If you’ve followed the news lately, you’ve probably heard about a new illness making its way around the Middle East. Known as Middle East Respiratory Syndrome (MERS), it is caused by a coronavirus called MERS-CoV. Coronaviruses, so named due to the spikes on their surface that resemble crowns, are common viruses that typically cause uncomplicated upper respiratory infections—many colds, for example, are the result of a coronavirus. MERS-CoV, however, can be much more severe, and is often deadly.

As of this writing, close to 700 people worldwide have been diagnosed with MERS, and 30 percent them have died. Earlier this year, two visitors to Saudi Arabia came back to the US with symptoms of MERS; both were treated in hospitals and released. An additional person who had contact with one of the returning travelers was found to have MERS-CoV in his system, although it is unclear whether he contracted it from the ill person or during previous travels of his own. He did not develop full-blown MERS.

How Do You Get MERS?

The short answer? Camels. The MERS-CoV coronavirus appears to be present in approximately six percent of camels in the Middle East, according to Aileen Marty, MD, an infectious disease specialist and professor at Herbert Wertheim College of Medicine in Miami. "We know it’s in the milk and other body fluids," she says, adding that it’s unknown exactly how camels transmit the virus to humans. MERS-CoV has also been found in at least one bat in the area, making bats another potential source of transmission.

Scientists are still unsure how much of the virus an infected person has to have in her body in order to transmit the disease, but once someone has developed MERS-CoV, she can pass it on to others. The disease is transmitted though body fluids including urine, feces, tears, sweat, and saliva, so sharing utensils or drinking glasses with an infected person is risky.

What to Watch Out For

A person infected with MERS may run a fever, have a sore throat or cough, and may feel nauseated and have diarrhea. These symptoms can be indistinguishable from those of many less serious illnesses, which is why the person’s travel itinerary and contacts are of great importance in determining whether the illness is MERS.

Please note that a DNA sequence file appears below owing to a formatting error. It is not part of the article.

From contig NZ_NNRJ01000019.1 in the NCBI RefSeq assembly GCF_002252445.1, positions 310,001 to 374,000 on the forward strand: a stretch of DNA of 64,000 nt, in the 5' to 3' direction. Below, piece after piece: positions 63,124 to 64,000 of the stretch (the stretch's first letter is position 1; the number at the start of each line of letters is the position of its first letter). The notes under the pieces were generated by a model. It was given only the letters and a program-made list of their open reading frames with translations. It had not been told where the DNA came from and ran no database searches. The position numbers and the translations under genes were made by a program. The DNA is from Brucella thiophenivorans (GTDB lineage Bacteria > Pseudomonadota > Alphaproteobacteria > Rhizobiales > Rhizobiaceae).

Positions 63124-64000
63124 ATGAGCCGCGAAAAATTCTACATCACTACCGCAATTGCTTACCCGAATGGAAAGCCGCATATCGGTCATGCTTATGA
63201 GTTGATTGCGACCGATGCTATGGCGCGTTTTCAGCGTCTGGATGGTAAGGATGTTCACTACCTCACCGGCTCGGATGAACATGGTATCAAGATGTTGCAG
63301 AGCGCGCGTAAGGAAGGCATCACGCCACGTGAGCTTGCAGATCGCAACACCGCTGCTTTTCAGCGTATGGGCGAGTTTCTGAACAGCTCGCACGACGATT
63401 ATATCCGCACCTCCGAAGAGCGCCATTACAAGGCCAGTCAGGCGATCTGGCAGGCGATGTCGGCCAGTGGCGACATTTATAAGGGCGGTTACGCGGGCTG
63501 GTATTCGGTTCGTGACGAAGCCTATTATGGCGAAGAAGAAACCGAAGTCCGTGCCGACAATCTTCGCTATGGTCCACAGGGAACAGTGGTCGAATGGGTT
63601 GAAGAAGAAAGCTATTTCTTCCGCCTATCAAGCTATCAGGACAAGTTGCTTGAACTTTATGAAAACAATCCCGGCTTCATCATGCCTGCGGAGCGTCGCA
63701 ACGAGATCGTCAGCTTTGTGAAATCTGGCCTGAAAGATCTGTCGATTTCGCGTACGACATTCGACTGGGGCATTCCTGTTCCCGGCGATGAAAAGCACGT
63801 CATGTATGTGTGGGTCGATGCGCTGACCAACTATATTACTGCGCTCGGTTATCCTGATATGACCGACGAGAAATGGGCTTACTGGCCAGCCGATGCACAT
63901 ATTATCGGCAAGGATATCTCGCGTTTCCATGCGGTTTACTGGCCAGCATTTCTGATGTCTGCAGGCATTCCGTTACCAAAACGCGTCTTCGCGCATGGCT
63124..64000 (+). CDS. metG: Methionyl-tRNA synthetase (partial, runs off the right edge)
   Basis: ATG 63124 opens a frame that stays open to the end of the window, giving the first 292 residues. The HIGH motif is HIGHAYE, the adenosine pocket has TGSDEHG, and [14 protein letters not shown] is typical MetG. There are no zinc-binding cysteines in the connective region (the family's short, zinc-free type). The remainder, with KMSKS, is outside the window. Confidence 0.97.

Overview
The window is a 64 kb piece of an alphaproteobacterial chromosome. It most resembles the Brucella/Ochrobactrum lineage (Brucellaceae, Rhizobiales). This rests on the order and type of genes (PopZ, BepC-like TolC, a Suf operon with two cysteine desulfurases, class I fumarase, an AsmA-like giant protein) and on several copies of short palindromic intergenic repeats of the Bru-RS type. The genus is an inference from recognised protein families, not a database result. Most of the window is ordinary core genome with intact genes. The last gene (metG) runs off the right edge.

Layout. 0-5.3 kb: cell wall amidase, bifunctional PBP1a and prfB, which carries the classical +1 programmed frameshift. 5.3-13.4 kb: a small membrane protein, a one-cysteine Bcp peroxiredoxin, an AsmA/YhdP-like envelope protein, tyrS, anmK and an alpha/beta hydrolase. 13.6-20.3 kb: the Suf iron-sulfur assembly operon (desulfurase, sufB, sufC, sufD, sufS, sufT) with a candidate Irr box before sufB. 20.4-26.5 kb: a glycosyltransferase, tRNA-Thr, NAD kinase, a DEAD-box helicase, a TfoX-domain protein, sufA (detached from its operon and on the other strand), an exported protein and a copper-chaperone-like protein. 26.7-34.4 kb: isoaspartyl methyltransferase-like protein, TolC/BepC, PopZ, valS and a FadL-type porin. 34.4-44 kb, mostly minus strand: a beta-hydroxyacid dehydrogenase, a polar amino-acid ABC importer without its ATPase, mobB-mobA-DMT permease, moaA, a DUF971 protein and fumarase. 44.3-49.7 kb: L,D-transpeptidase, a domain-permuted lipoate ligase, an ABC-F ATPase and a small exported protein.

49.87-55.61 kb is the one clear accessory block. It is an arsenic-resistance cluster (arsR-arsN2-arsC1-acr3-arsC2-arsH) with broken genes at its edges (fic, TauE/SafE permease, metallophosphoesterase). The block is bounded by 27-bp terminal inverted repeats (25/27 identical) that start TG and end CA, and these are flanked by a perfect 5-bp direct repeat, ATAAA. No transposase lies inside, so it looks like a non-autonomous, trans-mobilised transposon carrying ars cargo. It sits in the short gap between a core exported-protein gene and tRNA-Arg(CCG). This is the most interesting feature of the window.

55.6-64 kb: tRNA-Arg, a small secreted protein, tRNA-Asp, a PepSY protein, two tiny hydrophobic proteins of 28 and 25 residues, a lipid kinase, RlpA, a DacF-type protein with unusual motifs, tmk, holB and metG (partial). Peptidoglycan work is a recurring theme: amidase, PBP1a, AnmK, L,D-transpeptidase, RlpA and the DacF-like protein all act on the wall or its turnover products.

Severe cases of MERS can progress to pneumonia and/or respiratory failure (when there’s not enough oxygen in your blood), as well as septic shock (dangerously low blood pressure caused by an infection) and organ failure, particularly kidney failure. Marty says the incubation period (the time between catching an infection and developing symptoms) is probably about seven days, but experts recommend paying attention to respiratory symptoms and fever that may appear as long as 14 days after returning from the Middle East or having close contact with someone who's been there.

How Worried Should I Be?

You shouldn’t be particularly worried about MERS unless you’re traveling to the Arabian Peninsula, Marty says—and even then, panic is not necessary. She points out that about half of the infected people in that area have been healthcare workers: "If you’re not going to be working in a hospital or visiting relatives in hospitals, your risk is pretty low," she says.

Staying Healthy

Because there’s not yet a vaccine for MERS, if you plan to travel to the Middle East and/or may have contact with camels, it’s important to follow these basic rules of hygiene to minimize your risk:

  • Wash your hands regularly.
  • Use an alcohol-based sanitizer if you don’t have access to washing facilities.
  • Avoid touching your nose, mouth, or eyes if your hands aren't washed.

Also, be especially vigilant if you have a chronic disease, are older, or if your immune system is otherwise compromised. According to Marty, the virus has been particularly devastating to people whose immune systems are weakened.

Aileen Marty, MD, reviewed this article.  


"Middle East Respiratory Syndrome." Centers for Disease Control and Prevention. Accessed June 11, 2014. 

"World-Travel Advice on MERS-CoV For Pilgrimages." World Health Organization. Accessed June 11, 2014.

Aileen Marty, MD, professor at Herbert Wertheim College of Medicine. Phone conversation with source. June 11, 2014.

"Frequently Asked Questions—Middle East Respiratory Syndrome Coronvirus (MERS-CoV)." Public Health Agency of Canada. Page modified April 25, 2014.

"Septic Shock." MedlinePlus. Page updated January 8, 2012. 

"What Is Respiratory Failure?" National Heart, Blood, and Lung Institute. Page updated December 19, 2011.